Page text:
Saturday, June 8, 2013
Abstract, Physical and/or Uncertain -- An In-Class Timed-Write by Candice Hannini
In Samuel Beckett’s play Waiting for Godot, the two main characters, Vladimir and Estragon, present different views on life. The former takes on a more abstract approach while the latter a more concrete. Vladimir emphasizes the importance of being dependent, while Estragon believes that life improves with independence.
Vladimir often hints at deep meanings in objects, while Estragon sees things from a more superficial viewpoint. For instance, in Act I, Vladimir tells Estragon about the Bible. Vladimir remembers a story about thieves to which he concludes “Of the other three, two don’t mention any thieves at all and the third says both of them abused him” (Act I). Vladimir questions the reliability of each source, hinting at his general belief in life’s uncertainty, and his interest in ideas and power. Estragon remembers only “The maps of the Holy Land. Calloused they were. Very pretty. The Dead Sea was pale blue” (Act I). He can only recall the aspects of the Bible that are easily found and noticed, and which are physical. His impression of the text is similar to that of a young child.
Vladimir believes that one must live life with dependence, while Estragon believes that life is best lived with a measure of independence. Vladimir claims that Estragon is his “only hope” and that without Vladimir, Estragon would be nothing more than a “heap of bones” (Act I). Vladimir’s emphasis on their dynamic signifies his belief in reliance upon others. Estragon, on the other hand, questions the benefits of their friendship. He tells Vladimir of his uncertainty about the two being meant for the same road or journey in life. By the end of Act II, Estragon says, “If we parted…that might be better for us” to emphasize his belief in creating one’s own path.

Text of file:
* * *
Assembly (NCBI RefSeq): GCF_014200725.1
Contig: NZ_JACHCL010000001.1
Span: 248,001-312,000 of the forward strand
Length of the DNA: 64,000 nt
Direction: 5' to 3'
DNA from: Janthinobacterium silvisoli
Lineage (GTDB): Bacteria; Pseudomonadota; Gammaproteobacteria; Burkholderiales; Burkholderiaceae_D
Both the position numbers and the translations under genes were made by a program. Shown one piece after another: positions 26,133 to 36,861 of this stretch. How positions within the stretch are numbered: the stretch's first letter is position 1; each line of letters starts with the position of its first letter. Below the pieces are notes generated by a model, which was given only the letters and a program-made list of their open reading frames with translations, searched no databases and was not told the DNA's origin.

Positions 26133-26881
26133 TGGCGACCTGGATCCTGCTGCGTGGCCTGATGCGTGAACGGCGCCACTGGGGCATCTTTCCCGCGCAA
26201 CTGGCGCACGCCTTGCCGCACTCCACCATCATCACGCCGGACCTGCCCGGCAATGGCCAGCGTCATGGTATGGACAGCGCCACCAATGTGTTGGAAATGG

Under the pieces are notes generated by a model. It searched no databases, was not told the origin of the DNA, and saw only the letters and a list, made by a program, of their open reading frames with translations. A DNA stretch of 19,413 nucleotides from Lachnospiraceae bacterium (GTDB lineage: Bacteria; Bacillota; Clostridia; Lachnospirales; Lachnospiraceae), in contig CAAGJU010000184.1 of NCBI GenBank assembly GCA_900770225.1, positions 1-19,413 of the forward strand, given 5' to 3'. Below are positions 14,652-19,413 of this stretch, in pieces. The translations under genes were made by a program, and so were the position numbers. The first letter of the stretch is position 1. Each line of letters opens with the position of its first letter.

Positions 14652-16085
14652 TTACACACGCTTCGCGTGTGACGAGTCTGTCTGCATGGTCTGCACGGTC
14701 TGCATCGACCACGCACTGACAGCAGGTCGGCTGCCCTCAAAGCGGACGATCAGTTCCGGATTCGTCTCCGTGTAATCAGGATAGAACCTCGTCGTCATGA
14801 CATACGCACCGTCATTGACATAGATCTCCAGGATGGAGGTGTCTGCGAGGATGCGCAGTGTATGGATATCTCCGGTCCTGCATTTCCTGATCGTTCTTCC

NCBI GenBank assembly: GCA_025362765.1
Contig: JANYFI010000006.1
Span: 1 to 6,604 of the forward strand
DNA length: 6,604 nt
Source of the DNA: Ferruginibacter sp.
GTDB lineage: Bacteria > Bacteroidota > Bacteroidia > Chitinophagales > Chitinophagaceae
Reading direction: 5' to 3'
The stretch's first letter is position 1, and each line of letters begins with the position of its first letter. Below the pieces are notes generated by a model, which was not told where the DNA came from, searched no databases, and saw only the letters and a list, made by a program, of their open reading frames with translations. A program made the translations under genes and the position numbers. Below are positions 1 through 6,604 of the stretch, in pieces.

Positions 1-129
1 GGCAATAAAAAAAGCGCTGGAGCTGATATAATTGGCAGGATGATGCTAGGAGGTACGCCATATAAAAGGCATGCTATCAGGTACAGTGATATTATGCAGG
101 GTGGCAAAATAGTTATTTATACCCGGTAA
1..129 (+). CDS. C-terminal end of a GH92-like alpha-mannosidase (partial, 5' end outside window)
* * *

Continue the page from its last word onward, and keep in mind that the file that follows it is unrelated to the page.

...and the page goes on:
Although Vladimir and Estragon differ in some aspects, the two characters both claim that life is filled with uncertainty and that a passive mindset is better than an aggressive one. On multiple occasions, the men together allude to life’s uncertainty. Vladimir claims in the beginning that “nothing is certain when you’re about” and Estragon, in Act II, admits the same. Moreover, when the characters wonder about taking more action, they both conclude that it is safer to wait for Godot and stay put.
Posted by Andrea Kittelson at 11:25 AM